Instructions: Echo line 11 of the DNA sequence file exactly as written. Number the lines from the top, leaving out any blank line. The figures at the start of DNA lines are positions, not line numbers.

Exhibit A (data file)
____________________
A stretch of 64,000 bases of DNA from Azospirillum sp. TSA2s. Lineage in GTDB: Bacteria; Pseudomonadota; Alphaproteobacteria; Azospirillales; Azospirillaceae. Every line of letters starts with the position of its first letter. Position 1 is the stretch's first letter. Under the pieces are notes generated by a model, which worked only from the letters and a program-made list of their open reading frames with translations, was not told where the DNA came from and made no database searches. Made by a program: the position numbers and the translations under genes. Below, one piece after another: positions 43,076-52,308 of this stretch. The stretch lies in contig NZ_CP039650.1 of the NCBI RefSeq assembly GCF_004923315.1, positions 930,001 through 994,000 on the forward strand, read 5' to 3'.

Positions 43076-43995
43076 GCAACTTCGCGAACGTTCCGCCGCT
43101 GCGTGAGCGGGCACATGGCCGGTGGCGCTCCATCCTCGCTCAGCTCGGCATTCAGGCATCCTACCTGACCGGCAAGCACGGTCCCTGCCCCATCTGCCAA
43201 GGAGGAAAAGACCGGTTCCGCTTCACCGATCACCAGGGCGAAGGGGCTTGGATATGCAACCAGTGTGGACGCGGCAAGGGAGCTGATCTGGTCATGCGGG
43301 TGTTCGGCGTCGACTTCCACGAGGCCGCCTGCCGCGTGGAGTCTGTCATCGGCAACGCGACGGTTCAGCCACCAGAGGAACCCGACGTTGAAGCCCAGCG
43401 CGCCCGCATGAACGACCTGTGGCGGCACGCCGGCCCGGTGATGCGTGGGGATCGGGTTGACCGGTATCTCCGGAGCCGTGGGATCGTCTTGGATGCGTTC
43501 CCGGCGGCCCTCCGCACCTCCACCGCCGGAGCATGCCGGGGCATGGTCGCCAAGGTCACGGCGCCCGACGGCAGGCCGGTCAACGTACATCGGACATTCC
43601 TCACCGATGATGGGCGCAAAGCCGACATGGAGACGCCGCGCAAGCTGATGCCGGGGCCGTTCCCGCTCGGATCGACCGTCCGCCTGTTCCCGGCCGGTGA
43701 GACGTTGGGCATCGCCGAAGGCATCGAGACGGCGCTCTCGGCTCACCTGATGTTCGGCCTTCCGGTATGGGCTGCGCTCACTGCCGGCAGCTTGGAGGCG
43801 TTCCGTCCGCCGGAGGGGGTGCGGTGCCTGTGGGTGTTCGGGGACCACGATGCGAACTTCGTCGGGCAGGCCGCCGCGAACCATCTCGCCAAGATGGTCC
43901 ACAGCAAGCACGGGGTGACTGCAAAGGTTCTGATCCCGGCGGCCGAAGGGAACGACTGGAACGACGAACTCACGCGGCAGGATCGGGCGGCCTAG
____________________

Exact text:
43801 TTCCGTCCGCCGGAGGGGGTGCGGTGCCTGTGGGTGTTCGGGGACCACGATGCGAACTTCGTCGGGCAGGCCGCCGCGAACCATCTCGCCAAGATGGTCC